I confess I live in a house full of clutter. I wouldn’t mind changing, but after being married to my wonderful hubby for 27+ years I don’t see that happening any time soon. My husband is a big pack rat and it doesn’t bother him a bit. He does not understand why it bothers anyone. It is a little depressing every now and then, but He is still the best thing in my life and I love him dearly. He is such a caring person who builds up everyone around him. My cluttered life goes on. Blessings!

  • http://communitymoms.wordpress.com/ Lisa Brown

    Yes I have an issue with stuff. And my stuff becomes clutter and that makes me feel over stuffed. And when I am overstuffed I get tired. When I feel tired and overwhelmed I get lazy and creativity is no longer around. I am a very creative person and I love to have people over. Dust collects to stuff and clutter takes up room. My ministry to serve becomes doom. I might be going a bit overboard here. But, I look in my windowsill and I have some dead plants that I needed to throw away a month ago. I have become lazy. That’s what happens to me with too much stuff. So enough about my mess. Thanks for your post and I am now encouraged to do some purging. (Is purging the right word?)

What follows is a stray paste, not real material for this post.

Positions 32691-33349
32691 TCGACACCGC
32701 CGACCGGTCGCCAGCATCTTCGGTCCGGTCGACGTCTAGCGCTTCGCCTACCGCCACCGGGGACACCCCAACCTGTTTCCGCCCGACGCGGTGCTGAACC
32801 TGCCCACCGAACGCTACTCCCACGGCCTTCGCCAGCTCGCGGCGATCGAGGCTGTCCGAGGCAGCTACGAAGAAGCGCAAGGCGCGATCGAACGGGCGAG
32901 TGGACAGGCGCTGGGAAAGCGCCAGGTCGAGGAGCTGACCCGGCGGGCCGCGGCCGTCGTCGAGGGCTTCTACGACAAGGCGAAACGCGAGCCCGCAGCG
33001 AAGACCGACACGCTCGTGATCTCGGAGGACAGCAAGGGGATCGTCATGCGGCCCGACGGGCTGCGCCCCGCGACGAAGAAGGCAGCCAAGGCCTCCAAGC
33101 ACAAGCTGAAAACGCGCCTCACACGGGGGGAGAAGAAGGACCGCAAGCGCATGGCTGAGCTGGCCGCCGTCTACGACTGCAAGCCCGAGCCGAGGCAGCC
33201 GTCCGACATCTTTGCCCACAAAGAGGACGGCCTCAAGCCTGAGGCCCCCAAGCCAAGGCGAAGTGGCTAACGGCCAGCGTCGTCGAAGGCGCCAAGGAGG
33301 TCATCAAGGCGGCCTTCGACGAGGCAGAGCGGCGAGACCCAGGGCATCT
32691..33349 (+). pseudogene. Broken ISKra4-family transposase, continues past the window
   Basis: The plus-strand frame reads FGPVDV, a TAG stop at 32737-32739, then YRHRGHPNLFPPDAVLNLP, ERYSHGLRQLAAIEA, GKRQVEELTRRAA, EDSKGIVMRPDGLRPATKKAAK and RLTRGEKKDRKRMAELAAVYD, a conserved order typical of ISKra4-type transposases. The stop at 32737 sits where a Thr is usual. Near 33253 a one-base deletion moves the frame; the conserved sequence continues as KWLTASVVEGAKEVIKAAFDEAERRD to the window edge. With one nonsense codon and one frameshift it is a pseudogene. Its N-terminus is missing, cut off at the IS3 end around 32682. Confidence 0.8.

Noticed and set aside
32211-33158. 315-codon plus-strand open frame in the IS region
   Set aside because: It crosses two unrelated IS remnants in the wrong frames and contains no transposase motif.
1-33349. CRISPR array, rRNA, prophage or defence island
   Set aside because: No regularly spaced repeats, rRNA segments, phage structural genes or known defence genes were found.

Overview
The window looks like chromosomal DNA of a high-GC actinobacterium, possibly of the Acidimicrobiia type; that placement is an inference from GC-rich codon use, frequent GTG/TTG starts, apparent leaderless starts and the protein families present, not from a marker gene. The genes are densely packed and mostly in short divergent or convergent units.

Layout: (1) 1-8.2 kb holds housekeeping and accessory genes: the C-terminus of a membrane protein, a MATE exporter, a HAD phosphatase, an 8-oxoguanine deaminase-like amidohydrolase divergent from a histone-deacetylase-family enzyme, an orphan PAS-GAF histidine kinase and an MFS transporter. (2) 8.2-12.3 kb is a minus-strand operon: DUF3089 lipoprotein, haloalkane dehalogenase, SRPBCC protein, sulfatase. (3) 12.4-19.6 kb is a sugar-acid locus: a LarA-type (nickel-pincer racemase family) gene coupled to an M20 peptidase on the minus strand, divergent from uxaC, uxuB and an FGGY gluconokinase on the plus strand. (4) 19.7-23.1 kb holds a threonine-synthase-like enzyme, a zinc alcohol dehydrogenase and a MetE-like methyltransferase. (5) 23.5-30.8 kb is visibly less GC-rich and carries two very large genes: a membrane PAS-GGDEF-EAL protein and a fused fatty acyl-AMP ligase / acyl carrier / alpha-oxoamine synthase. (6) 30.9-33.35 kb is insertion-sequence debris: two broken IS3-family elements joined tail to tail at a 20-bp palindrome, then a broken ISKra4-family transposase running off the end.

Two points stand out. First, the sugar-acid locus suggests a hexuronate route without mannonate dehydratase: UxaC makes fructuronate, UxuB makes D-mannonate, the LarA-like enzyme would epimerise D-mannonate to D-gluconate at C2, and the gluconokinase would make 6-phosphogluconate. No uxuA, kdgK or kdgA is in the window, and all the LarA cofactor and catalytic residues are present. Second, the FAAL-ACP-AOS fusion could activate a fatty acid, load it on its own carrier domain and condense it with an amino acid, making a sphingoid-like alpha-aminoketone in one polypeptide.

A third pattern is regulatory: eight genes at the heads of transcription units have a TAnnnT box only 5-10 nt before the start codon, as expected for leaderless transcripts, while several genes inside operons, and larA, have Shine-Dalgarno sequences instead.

• Beth Williams

    I don’t like a ton of stuff in my house. Periodically I will go through my clothes and what I don’t wear, like or fit goes to charity. I do that with other items also. Don’t like clutter or knickknacks. I believe in simplification. The fewer items I have the better.

    Too often people get bogged down with what they feel they “need” to have. When in reality it is just something they want. Sure there are things I want, but if I don’t need them, have space or money for them then they will just wait! :)

  • shelly

    When I got divorced in March, I collected stuff. Lots of it. I have realized why. To put between me and the pain. Obviously not a good plan.
    I called an estate liquidator. In one week, my house will be open to strangers looking for stuff. Good for them.
    In the meantime, I have one week to go room by room keeping that which speaks to my soul. Not that which runs block between me and reality.
    I feel sad, tired, and energized all at the same time. I realize now the past 6 months weren’t actually the new start. They were about hiding. Behind stuff.
    I’m ready to define my own life, not have my stuff do it for me.
    Thank you Melissa.